The tragedy of the brutal fires sweeping through eastern Australia, with images of apocalypse-red skies and horror stories of loss and grief, seems to keep on unfolding, grimly marching onwards as the weeks go by. It’s only the beginning of January - the fire season has at least another two months to run. It feels as if we’re in for the long haul. Thankfully we are still safe here in Canberra from any imminent bushfire threat, although the terrible air quality poses its own significant health risks.
Here in Canberra, we cope by staying indoors when the smoke gets bad, keeping the windows shut and running air filters, and limiting time outdoors and many of us wearing masks as we briefly dash outside. I am acutely aware that if this smoke is so toxic to humans, it must then, by definition, also be toxic to other creatures too. Many species share the same respiratory mechanisms as us, so the increased risks must also apply to them. Do birds experience an increased risks of strokes and heart attacks from inhaling the fine particles of soot, I wonder, as I hurry across the road to feed my neighbour’s chickens while they are away, holding my mask tight against my face to keep the acrid smell from entering my nose. Perhaps I’m particularly paranoid about making sure I wear a mask, but then I am an asthmatic and I am getting a bit wheezy these days. (Our windows don’t seal terribly well so the smoke has been gradually seeping indoors, despite our best efforts with the air filter.) What about kangaroos, wallabies, koalas and wombats even - do they experience acute respiratory distress or asthma-like symptoms? I imagine that they do. And of course, all species must be experiencing eye, nose and throat irritation where these apply.
We know that fires have always been part of the Australian landscape, but the sheer scale of this fire season is staggering, and marks a significant departure from what has been the historical norm. With over 5 million hectares burned already, that is a massive amount of damage that, particularly in sensitive forest ecosystems, may take years or even decades to regenerate. Looking at maps of the extent of the fires, it feels like almost every forest between Canberra and the coast has gone up in flames. Even with a brief respite of rain forecast for Monday, it looks like the snowy mountains will be next.
In short, beyond the immediate threats of the fires themselves, there is likely to be ongoing sickness and mortality of wildlife, with large swathes of habitat and food sources gone, or only able to recover slowly, as well as much larger areas affected by toxic smoke. I’m sorry this is all rather bleak, but unfortunately that is the grim reality going on out there, on our doorstep.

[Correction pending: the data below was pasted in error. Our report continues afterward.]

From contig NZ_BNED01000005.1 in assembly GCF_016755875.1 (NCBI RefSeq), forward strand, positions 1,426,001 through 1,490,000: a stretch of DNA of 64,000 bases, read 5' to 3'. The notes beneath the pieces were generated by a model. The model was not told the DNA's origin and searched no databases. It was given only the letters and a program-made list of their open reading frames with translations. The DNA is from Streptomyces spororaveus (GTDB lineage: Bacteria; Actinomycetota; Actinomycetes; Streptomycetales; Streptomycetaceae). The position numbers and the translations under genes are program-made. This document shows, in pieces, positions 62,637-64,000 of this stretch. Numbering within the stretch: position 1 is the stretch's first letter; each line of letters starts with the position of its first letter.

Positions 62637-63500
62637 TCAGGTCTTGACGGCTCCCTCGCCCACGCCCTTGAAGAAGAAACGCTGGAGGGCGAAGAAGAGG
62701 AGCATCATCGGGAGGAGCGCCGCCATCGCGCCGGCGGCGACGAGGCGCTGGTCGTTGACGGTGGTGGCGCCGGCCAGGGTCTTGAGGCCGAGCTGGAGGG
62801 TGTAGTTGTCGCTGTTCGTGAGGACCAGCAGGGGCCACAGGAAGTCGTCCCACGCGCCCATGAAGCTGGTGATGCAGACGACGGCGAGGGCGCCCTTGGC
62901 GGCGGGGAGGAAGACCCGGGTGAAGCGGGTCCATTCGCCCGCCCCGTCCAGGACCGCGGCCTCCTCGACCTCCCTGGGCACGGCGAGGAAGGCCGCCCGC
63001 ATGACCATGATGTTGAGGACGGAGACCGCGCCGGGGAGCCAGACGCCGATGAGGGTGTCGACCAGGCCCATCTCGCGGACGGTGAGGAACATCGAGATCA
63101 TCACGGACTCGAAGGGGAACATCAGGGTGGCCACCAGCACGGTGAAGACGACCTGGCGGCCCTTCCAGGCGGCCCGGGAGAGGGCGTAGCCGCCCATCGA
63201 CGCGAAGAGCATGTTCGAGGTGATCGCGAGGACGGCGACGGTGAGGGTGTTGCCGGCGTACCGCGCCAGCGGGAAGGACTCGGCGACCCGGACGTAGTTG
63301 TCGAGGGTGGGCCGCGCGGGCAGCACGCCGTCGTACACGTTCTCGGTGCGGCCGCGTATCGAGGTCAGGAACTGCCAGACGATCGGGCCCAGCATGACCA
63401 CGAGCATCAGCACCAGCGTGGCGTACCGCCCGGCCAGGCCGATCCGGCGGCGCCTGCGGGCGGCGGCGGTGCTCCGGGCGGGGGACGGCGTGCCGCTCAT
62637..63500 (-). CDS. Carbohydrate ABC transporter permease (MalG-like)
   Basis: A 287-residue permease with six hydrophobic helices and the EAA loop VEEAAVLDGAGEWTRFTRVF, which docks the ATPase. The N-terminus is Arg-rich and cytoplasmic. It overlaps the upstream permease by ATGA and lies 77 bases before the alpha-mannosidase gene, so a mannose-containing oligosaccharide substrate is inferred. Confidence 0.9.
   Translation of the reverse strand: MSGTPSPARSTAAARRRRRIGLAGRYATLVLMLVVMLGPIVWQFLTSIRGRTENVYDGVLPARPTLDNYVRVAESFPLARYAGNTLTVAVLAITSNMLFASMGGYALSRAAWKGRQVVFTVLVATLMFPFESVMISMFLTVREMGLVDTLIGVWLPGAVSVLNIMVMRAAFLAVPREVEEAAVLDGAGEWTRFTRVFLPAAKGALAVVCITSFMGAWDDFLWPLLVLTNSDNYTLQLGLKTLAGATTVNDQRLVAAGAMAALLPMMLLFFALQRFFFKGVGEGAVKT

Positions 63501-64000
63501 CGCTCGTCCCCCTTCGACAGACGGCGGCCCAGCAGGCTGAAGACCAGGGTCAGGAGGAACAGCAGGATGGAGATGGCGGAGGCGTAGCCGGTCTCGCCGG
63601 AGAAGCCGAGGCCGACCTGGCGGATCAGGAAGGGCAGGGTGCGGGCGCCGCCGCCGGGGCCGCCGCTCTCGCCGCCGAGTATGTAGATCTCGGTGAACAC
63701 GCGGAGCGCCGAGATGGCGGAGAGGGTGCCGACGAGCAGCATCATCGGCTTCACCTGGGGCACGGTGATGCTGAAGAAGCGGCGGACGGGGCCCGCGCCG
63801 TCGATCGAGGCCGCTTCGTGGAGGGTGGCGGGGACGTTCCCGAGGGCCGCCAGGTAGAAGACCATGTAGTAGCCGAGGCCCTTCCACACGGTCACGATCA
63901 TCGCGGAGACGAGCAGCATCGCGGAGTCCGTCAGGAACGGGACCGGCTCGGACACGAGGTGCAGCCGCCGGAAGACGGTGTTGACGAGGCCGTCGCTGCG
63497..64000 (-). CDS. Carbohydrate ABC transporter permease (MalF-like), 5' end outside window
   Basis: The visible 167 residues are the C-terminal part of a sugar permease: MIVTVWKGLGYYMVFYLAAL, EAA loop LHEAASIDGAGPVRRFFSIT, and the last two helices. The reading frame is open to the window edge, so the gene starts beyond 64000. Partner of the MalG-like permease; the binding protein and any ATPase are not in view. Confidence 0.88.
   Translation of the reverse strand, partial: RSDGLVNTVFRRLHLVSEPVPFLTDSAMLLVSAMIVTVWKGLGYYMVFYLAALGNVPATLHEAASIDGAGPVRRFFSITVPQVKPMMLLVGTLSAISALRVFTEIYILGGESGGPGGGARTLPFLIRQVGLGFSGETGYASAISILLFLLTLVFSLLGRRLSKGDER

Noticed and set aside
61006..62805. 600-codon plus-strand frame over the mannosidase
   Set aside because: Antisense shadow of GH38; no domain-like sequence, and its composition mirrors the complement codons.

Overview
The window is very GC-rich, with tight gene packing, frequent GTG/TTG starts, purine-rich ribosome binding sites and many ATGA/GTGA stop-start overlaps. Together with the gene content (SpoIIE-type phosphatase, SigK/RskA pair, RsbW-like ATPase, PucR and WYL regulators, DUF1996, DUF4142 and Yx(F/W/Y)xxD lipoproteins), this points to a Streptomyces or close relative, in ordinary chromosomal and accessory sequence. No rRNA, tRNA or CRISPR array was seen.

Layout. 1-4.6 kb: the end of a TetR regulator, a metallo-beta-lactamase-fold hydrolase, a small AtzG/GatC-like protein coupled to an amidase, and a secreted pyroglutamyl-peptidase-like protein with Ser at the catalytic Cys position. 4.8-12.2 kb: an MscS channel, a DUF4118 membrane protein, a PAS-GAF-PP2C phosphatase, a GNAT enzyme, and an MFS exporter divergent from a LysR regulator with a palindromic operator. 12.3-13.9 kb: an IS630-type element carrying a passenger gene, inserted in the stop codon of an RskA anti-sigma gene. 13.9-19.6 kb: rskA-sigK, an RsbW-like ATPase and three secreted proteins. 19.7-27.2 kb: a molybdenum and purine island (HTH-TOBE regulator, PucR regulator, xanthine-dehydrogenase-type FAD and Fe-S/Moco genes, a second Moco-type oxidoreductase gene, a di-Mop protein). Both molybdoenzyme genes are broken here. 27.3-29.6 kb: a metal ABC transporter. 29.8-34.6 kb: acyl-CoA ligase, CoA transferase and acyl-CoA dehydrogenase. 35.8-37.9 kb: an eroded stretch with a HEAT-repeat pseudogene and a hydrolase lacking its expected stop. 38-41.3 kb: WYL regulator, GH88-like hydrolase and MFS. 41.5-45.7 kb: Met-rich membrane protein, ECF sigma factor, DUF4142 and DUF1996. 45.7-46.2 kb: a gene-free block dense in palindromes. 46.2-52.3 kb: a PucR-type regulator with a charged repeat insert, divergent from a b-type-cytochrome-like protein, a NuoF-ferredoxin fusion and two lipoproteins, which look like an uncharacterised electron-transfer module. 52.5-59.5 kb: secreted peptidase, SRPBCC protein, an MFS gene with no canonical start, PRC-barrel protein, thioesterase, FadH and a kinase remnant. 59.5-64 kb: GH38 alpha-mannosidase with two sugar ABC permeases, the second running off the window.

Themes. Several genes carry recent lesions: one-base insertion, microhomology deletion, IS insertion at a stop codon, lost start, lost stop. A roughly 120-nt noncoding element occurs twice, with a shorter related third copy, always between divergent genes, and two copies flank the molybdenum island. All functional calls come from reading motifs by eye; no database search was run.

I didn’t stay long outdoors in the garden but I was heartened to hear that some birds at least were indeed still chirping and warbling in the trees. The little skinks were still dashing about in the undergrowth. The lemon balm was covered in bees. Even the neighbour’s old chickens were still crowing and waiting to be fed. The baby corn and beans are still bursting out of the ground, even if their new leaves are getting burned by the hot winds. But they are still growing, that irrepressible life force still pushing them upwards into the smoky air.
And here is the point of this post: Nature doesn’t give up when the going gets tough. Nature may be being massively stressed and damaged in all sorts of ways right now, but it won’t just lay down and die politely. It keeps on going, fighting, breathing, living, even in tiny pockets where everything seems lost. The life forms around us all have a very strong will to live. And for me that is an inspiring, even hopeful, thought to hold onto as the country braces itself for the next few days of heat and likely further fire disasters. I am not trying to minimise the horrible devastation being wrought to humans or to Nature, or to suggest that our fellow beings don’t need our help - they clearly do. What I am saying is that for me at least, Nature is offering a clear lesson in not giving up or succumbing to despair about the state of things right now.
With the scale of the devastation being wrought in these fires, and the various dire warnings in the media about tipping points, feedback loops and the apocalyptic dry, hot and burning future to follow, it’s easy to feel completely overwhelmed and despairing about what is happening to our environment. Over this year I have spent a good deal of time reading books and reports about species extinctions and the threat of catastrophic climate change and, to be perfectly frank, this knowledge is really terrifying. It’s not something that is easy to absorb and reconcile into your daily life. If you read the Guardian or the ABC news you have probably come across similar information. It is often very hard to know what to do with this knowledge, especially when these issues are so global and it can seem that the things we do as individuals are inconsequential in the grand scheme of things. But yet, many of the environmental problems facing us today are fundamentally ‘tragedy of the commons’ issues - that is, although our individual impacts are tiny, when large populations all do the same things, then our combined impact is huge. Those impacts could be from anything that we humans do: how much we drive, what we buy, how we choose to holiday, what fuels we use, what we eat, and so on.